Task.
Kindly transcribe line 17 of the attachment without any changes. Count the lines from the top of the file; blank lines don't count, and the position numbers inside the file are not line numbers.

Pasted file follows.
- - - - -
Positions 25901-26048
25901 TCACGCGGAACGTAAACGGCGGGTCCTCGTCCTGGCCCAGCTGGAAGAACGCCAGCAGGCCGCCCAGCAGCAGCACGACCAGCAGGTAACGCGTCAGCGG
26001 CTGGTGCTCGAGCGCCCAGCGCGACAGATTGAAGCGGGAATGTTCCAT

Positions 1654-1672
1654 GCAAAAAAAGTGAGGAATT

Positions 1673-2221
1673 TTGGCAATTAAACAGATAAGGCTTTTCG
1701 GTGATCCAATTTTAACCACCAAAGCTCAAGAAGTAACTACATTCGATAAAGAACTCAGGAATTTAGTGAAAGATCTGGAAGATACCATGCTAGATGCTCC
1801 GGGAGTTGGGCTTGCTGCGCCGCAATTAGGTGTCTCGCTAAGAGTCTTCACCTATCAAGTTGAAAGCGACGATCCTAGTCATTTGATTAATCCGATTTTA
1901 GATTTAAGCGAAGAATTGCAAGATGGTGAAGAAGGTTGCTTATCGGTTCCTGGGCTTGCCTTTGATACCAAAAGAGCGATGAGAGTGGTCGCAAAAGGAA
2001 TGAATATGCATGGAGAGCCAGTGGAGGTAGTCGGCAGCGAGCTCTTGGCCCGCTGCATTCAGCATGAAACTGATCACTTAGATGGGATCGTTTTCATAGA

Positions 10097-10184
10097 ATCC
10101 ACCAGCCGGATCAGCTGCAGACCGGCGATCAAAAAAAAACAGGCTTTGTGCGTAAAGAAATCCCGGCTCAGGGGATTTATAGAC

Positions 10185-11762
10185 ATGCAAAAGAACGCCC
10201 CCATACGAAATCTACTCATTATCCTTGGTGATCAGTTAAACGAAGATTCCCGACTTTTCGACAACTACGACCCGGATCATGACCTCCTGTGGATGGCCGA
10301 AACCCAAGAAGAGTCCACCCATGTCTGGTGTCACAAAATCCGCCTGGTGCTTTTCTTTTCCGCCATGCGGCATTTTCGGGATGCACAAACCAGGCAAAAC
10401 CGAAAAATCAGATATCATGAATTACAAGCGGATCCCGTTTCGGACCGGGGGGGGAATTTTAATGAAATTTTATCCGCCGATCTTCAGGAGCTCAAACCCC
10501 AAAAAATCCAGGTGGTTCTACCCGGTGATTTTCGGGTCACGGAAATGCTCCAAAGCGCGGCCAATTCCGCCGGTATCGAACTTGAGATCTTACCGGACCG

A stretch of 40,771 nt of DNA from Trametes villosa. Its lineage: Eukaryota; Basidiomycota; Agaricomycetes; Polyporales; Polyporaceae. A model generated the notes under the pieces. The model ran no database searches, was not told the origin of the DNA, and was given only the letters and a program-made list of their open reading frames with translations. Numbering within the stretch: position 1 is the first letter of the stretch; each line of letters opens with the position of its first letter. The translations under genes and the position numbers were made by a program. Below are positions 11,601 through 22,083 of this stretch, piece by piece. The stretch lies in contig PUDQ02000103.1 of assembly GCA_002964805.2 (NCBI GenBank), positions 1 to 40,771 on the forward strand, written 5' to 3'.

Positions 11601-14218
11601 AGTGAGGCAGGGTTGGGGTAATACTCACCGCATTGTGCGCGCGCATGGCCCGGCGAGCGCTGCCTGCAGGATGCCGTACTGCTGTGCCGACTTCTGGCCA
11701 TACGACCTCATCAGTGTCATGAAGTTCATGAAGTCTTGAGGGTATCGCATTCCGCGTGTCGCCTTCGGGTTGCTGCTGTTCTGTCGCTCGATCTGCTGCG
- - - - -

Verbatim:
10201 CCATACGAAATCTACTCATTATCCTTGGTGATCAGTTAAACGAAGATTCCCGACTTTTCGACAACTACGACCCGGATCATGACCTCCTGTGGATGGCCGA